The Colts entered the offseason with some critical needs at pass rusher, the offensive line and other select areas. However, they were rather dormant compared to their normal buzzing activity in free agency. They lost starting tight end Coby Fleener, starting inside linebacker Jerrell Freeman, starting cornerback Greg Toler and starting safety Dwight Lowery (although really, they let them all walk), and their only significant pickup was Robinson. The Colts did re-sign fellow starting tight end Dwayne Allen, but they still had those two big needs at edge defender and on the line by the time the big waves of free agency concluded.
It’s safe to say that, following the draft, the need at offensive line is no more. And while people seem to think that the Colts have not addressed the pass rush, they have. They did not do it in a sexy way, but they did add Ridgeway and edge defender Trevor Bates in the draft as well as undrafted free agent edge defenders Curt Maggitt and Ron Thompson. The Colts really need the rookie edges to pan out, and if they stay in Robert Mathis and Trent Cole’s pockets (206.5 career sacks between the two), they just might learn a thing or two.
“But the Texans are the defending champs…”
In principle, to be the champ, you’ve got to beat the champ. But what if the champ is the champ because another team was too battered to defend their throne? That’s what we're dealing with here.
The Texans are a good team, no doubt – and they should be even better in 2016 than in 2015 – but they went 1-1 against the Colts last year, the loss being at home against backup quarterback Matt Hasselbeck, who had been in the hospital just three nights earlier. In fact, they did not claim the division until the regular season was ending, edging the defunct Colts by a game.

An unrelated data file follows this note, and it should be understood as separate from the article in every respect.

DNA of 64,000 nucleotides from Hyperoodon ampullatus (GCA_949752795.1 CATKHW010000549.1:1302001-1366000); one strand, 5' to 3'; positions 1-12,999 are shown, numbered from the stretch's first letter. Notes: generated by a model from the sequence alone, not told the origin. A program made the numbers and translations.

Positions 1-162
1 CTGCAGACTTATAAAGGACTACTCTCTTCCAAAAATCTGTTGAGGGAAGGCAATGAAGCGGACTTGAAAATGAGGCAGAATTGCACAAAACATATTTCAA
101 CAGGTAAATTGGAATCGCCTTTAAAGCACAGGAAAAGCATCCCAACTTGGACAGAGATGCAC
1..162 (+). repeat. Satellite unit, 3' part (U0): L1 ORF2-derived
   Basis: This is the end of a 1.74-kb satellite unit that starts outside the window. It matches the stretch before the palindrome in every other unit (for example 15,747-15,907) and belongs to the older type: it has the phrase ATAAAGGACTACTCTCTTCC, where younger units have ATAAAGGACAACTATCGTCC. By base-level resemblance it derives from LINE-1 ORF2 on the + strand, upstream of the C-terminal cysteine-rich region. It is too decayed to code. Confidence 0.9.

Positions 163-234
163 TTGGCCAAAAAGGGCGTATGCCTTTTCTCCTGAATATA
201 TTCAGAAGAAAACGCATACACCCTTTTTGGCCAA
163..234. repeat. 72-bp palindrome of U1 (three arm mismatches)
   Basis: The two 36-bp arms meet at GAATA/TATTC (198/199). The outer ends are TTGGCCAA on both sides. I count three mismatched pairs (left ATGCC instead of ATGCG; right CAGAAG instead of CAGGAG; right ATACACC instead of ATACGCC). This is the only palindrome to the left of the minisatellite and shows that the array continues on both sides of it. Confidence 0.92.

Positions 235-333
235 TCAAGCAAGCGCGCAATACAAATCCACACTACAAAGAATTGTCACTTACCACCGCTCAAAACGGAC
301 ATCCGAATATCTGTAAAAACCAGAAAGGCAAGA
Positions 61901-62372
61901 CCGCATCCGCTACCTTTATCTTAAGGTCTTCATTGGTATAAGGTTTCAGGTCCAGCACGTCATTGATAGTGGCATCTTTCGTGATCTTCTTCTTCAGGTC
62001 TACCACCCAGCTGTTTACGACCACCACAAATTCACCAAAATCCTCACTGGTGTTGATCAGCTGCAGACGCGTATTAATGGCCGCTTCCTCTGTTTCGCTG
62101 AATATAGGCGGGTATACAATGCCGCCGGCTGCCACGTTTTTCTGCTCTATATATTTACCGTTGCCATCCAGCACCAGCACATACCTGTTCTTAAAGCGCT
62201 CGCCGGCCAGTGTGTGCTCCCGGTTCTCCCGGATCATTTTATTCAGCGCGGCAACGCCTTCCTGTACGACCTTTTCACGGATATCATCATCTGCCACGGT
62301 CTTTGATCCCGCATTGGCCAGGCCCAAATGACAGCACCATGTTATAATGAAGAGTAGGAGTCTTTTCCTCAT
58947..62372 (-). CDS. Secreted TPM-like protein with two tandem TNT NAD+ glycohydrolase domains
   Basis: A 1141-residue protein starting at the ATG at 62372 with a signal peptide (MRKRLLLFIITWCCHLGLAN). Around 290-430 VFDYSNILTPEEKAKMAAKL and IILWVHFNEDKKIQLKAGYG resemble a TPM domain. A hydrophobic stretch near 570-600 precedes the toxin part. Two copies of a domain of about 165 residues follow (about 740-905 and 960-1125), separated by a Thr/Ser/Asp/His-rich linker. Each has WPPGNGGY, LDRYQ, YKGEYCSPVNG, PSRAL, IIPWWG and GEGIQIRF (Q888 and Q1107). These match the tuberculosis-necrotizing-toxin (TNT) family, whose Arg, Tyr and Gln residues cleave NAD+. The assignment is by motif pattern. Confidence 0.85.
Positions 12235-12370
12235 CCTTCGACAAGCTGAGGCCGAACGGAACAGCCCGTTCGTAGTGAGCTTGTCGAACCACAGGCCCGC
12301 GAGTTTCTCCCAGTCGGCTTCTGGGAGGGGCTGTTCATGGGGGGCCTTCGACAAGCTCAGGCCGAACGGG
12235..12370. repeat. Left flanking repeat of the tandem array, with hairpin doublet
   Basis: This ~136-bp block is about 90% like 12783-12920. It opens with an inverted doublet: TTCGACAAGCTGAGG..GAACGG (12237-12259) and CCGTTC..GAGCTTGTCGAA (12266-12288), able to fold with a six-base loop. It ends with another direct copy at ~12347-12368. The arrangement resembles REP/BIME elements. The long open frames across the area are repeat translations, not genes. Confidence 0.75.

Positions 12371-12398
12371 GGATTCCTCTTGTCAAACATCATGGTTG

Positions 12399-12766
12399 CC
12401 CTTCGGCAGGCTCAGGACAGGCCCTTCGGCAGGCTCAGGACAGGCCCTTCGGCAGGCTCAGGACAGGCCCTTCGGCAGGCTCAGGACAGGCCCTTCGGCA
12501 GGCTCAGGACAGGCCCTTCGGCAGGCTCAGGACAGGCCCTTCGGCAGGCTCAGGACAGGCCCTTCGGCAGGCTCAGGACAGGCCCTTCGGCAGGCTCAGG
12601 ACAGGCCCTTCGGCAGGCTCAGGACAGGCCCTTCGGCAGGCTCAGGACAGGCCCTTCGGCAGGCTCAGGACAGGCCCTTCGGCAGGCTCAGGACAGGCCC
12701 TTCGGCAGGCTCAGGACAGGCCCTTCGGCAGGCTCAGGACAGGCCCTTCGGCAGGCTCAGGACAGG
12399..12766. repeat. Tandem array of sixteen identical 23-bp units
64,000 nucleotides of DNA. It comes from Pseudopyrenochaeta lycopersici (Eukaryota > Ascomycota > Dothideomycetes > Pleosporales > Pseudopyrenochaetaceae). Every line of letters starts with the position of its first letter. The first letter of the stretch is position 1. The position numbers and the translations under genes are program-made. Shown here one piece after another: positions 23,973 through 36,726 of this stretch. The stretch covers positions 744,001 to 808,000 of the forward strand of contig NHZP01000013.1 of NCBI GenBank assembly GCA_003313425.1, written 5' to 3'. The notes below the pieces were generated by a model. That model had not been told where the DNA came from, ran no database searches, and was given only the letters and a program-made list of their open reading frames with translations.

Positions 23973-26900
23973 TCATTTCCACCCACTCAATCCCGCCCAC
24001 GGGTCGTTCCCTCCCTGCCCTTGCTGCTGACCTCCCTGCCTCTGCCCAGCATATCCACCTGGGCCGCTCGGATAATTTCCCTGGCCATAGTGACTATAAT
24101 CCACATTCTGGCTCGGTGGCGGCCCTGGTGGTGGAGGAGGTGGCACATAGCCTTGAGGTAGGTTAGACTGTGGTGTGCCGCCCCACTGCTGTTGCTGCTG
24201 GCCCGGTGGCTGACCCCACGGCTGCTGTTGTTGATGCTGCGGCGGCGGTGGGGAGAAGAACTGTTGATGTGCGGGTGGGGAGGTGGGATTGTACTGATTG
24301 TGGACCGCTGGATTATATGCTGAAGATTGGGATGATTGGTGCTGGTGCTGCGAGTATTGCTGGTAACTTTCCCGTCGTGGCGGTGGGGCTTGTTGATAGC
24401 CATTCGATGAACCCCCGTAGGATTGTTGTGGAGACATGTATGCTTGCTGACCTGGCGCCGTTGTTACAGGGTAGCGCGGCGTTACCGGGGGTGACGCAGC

Two big things go into the Colts’ matchups with the Texans this year: First, the combination of Luck and TY Hilton will be back at it. The duo combines for an average of six connections for 110 yards and a touchdown each time they face Houston. Next is the JJ Watt factor. Watt is the best defensive lineman of this generation, and he is the type of player that you cannot stop but can only hope to contain. The Colts have struggled against him since his arrival in the NFL, but with a revamped offensive line, they’ve got to at least fare slightly better now, right?
“But what about the Jaguars?”
The Jaguars have done an excellent job building a highly-talented roster, and on paper their roster should scare the league's other 31 teams, but that has still yet to translate to wins. They are a popular pick to either win the division or claim a wild card playoff spot, but until they actually do it, they are nothing more than a trendy pick.
One thing the Jaguars can do to actually get over the hump is discover some discipline. Last season, their -10 turnover differential was 29th in the league, and 10 of their turnovers came in the fourth quarter (four of those were returned for touchdowns). In the kicking game, they missed a combined 11 field goal and extra point attempts. They are very young, but if head coach Gus Bradley can direct them to get the sloppy mistakes cleaned up, then Jacksonville will absolutely be a team to be reckoned with - especially with the defensive talent added this offseason. But until that time...
This whole thing is not to say that the AFC South cannot crank out multiple playoff teams this year – the arrow on the division is definitely pointing up, and it should no longer be the worst division in football – but since its inception in 2002, the Colts are king, and that can be expected to continue in 2016.
Jake Arthur is the AFC South Newsdesk Manager, Assistant Director of NFL Content and a Featured Analyst for Pro Football Spot. He is also a member of the Professional Football Writers of America. Follow @JakeArthurPFS on Twitter as well as on Facebook, Google+ and FanCred.